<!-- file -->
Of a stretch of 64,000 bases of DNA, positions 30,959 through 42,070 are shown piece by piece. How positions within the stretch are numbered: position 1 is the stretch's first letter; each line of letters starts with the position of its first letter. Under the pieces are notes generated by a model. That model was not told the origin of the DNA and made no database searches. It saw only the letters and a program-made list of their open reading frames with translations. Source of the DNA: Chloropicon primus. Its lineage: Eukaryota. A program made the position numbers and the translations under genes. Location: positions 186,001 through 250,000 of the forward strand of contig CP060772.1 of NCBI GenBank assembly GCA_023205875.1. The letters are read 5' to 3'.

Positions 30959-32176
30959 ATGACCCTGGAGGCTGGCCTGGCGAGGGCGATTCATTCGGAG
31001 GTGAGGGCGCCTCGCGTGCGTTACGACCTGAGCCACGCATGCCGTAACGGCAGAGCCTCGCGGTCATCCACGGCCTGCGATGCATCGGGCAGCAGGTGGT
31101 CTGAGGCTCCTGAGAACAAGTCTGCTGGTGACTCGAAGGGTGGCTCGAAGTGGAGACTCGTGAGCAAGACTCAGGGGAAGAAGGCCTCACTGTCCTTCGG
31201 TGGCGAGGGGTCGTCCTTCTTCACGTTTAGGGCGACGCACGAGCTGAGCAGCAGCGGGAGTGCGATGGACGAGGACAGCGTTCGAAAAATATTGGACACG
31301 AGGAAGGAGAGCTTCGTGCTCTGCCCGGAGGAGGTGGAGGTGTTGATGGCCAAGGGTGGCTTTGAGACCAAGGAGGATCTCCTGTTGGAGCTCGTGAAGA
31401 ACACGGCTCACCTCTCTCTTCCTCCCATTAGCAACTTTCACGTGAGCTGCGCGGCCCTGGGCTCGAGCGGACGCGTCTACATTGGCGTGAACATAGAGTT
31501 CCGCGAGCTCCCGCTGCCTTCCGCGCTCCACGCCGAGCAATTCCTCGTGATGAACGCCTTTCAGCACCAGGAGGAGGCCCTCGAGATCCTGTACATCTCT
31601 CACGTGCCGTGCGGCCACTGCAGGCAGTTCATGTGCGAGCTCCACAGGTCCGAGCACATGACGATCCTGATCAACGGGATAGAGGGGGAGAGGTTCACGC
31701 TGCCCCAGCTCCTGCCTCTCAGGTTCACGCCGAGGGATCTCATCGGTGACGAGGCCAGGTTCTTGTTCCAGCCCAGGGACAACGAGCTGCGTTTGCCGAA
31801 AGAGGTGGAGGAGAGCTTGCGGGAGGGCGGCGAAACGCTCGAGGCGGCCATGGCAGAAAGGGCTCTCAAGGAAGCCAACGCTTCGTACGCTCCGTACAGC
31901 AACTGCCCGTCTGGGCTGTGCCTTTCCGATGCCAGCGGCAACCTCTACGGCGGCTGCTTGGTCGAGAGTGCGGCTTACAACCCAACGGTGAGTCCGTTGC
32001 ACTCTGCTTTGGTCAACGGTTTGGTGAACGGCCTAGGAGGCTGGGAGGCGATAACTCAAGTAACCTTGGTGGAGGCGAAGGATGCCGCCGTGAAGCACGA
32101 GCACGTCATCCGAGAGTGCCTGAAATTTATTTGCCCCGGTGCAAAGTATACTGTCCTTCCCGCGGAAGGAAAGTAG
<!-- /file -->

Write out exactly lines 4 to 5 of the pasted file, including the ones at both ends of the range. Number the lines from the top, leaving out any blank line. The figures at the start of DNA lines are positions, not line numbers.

31001 GTGAGGGCGCCTCGCGTGCGTTACGACCTGAGCCACGCATGCCGTAACGGCAGAGCCTCGCGGTCATCCACGGCCTGCGATGCATCGGGCAGCAGGTGGT
31101 CTGAGGCTCCTGAGAACAAGTCTGCTGGTGACTCGAAGGGTGGCTCGAAGTGGAGACTCGTGAGCAAGACTCAGGGGAAGAAGGCCTCACTGTCCTTCGG